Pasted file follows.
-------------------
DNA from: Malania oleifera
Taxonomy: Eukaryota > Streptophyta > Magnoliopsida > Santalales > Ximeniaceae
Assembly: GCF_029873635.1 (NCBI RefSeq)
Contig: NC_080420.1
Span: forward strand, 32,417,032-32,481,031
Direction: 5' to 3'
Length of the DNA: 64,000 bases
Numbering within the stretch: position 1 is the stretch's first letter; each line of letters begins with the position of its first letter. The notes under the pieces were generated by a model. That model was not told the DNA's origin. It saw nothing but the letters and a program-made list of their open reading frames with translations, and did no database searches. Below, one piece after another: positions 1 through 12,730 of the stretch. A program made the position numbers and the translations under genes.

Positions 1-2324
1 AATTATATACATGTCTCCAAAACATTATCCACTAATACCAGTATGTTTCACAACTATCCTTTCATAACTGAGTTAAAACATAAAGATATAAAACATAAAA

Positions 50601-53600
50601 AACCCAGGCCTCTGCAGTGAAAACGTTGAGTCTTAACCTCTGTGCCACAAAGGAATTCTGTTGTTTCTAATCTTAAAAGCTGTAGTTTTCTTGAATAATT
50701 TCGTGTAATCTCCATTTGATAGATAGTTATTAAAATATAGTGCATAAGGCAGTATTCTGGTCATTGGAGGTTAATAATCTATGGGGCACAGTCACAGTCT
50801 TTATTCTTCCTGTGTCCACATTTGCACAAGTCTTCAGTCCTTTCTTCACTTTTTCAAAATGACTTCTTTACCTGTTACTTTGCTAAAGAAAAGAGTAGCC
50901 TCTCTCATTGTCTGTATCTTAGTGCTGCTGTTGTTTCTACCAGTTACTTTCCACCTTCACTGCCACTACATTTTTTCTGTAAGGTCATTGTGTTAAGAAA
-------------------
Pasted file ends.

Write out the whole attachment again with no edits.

DNA from: Malania oleifera
Taxonomy: Eukaryota > Streptophyta > Magnoliopsida > Santalales > Ximeniaceae
Assembly: GCF_029873635.1 (NCBI RefSeq)
Contig: NC_080420.1
Span: forward strand, 32,417,032-32,481,031
Direction: 5' to 3'
Length of the DNA: 64,000 bases
Numbering within the stretch: position 1 is the stretch's first letter; each line of letters begins with the position of its first letter. The notes under the pieces were generated by a model. That model was not told the DNA's origin. It saw nothing but the letters and a program-made list of their open reading frames with translations, and did no database searches. Below, one piece after another: positions 1 through 12,730 of the stretch. A program made the position numbers and the translations under genes.

Positions 1-2324
1 AATTATATACATGTCTCCAAAACATTATCCACTAATACCAGTATGTTTCACAACTATCCTTTCATAACTGAGTTAAAACATAAAGATATAAAACATAAAA

Positions 50601-53600
50601 AACCCAGGCCTCTGCAGTGAAAACGTTGAGTCTTAACCTCTGTGCCACAAAGGAATTCTGTTGTTTCTAATCTTAAAAGCTGTAGTTTTCTTGAATAATT
50701 TCGTGTAATCTCCATTTGATAGATAGTTATTAAAATATAGTGCATAAGGCAGTATTCTGGTCATTGGAGGTTAATAATCTATGGGGCACAGTCACAGTCT
50801 TTATTCTTCCTGTGTCCACATTTGCACAAGTCTTCAGTCCTTTCTTCACTTTTTCAAAATGACTTCTTTACCTGTTACTTTGCTAAAGAAAAGAGTAGCC
50901 TCTCTCATTGTCTGTATCTTAGTGCTGCTGTTGTTTCTACCAGTTACTTTCCACCTTCACTGCCACTACATTTTTTCTGTAAGGTCATTGTGTTAAGAAA